I am a PhD candidate in sociocultural/linguistic anthropology. My dissertation examines the interplay between religion and capitalism in transnational socioeconomic processes, in particular migration. I explore how Catholic self-identification and Chinese ethnonationalism are mobilized through discursive structures of risk and kinship across urban China (Hangzhou) and diasporic Chinese communities in New York and California. My research and teaching interests include the anthropology of religion, migration and diaspora, agency, and language ideology.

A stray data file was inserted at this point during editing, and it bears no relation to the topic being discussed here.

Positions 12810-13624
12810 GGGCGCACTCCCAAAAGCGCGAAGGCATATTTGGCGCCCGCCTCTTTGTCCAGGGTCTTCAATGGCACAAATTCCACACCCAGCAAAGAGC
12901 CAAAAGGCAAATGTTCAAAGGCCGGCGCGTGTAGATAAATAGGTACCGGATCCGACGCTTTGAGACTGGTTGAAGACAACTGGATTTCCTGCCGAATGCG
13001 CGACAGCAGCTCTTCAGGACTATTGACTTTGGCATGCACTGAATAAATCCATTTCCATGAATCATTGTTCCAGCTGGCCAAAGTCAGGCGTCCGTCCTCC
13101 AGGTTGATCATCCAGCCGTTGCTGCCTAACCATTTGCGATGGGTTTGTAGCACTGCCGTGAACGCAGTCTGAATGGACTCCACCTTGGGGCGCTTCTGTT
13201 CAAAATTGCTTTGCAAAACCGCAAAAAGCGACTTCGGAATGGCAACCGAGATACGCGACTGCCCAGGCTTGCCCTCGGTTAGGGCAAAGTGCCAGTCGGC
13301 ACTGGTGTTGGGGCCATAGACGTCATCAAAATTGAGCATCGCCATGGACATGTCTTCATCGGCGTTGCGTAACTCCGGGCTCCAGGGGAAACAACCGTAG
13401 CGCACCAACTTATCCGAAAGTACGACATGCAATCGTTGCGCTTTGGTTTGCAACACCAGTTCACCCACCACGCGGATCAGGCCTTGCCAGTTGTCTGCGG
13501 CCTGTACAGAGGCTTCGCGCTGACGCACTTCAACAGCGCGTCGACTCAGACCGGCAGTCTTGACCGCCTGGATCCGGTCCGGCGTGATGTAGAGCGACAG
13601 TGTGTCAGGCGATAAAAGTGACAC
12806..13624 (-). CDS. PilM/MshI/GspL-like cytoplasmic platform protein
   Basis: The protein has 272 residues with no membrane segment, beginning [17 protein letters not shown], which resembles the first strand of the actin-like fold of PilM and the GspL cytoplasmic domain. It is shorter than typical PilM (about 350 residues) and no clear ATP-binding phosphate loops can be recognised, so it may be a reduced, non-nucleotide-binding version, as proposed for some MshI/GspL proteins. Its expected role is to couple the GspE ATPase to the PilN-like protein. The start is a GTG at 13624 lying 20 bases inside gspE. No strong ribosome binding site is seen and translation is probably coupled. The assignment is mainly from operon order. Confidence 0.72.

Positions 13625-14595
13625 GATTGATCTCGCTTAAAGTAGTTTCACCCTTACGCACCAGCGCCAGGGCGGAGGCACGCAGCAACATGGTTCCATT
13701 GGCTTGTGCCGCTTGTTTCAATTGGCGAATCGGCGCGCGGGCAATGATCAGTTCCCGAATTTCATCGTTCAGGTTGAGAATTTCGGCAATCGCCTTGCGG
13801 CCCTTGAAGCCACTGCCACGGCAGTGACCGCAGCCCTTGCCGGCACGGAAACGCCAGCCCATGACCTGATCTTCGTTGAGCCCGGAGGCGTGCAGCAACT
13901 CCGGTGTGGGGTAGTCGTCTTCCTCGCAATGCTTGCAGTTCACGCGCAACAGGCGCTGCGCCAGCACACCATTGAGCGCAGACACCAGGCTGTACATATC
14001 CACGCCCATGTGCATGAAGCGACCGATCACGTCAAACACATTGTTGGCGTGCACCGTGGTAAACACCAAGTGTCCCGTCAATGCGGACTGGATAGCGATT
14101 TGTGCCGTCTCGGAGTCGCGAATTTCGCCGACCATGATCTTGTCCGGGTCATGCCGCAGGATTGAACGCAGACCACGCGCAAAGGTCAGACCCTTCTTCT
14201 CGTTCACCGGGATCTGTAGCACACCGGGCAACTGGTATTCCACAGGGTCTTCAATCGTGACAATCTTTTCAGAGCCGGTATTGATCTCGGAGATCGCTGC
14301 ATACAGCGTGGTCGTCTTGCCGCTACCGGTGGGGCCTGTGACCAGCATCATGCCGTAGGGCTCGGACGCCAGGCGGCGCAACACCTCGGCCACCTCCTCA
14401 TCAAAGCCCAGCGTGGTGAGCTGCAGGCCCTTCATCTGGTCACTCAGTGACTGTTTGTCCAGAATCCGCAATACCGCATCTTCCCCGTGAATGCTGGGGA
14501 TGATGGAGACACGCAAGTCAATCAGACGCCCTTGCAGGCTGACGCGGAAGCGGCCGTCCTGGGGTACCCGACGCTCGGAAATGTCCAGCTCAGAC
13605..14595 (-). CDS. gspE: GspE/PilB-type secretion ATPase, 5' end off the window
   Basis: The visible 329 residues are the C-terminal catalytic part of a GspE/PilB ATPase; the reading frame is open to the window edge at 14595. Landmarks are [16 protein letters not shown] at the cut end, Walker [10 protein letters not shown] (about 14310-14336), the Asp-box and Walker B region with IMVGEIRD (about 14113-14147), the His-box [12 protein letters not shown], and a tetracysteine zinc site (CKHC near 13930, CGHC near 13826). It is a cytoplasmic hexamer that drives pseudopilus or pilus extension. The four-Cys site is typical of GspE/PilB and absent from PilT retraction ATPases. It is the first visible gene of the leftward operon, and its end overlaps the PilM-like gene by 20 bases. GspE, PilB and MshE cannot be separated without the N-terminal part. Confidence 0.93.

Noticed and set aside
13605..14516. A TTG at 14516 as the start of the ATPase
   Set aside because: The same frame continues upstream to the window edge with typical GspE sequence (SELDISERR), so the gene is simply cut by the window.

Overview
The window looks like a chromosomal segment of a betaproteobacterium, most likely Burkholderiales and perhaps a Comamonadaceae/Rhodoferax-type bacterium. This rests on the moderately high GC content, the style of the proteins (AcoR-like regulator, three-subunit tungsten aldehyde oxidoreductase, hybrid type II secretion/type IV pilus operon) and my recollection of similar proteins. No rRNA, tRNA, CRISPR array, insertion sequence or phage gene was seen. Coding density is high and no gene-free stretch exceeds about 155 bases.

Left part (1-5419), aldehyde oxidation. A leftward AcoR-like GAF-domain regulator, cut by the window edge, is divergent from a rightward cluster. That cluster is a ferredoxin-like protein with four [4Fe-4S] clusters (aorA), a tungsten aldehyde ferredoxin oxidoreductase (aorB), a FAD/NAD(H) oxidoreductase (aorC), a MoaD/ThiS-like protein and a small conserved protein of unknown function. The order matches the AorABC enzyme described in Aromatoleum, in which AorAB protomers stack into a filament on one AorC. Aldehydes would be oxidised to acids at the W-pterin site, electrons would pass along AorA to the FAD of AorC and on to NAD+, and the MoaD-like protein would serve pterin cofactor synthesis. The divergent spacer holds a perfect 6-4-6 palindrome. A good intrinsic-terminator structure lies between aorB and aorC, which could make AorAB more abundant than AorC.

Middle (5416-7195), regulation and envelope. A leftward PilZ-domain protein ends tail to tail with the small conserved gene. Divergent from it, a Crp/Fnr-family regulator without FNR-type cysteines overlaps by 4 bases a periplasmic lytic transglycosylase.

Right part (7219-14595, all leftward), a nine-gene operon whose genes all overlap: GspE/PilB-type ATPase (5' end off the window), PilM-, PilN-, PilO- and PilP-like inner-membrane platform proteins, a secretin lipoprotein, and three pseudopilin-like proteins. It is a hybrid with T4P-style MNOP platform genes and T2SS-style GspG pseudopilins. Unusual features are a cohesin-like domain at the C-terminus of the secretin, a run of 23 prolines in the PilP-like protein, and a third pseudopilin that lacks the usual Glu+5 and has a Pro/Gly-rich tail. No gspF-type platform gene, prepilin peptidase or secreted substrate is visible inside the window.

I am honored to be at the Marty Center and excited to think together with scholars of religion. I don’t think I could ask for a better place to finish my dissertation, workshop a chapter, and be exposed to (and challenged by!) different traditions of thought. In short, I’m grateful to have found an interdisciplinary community at the Marty Center.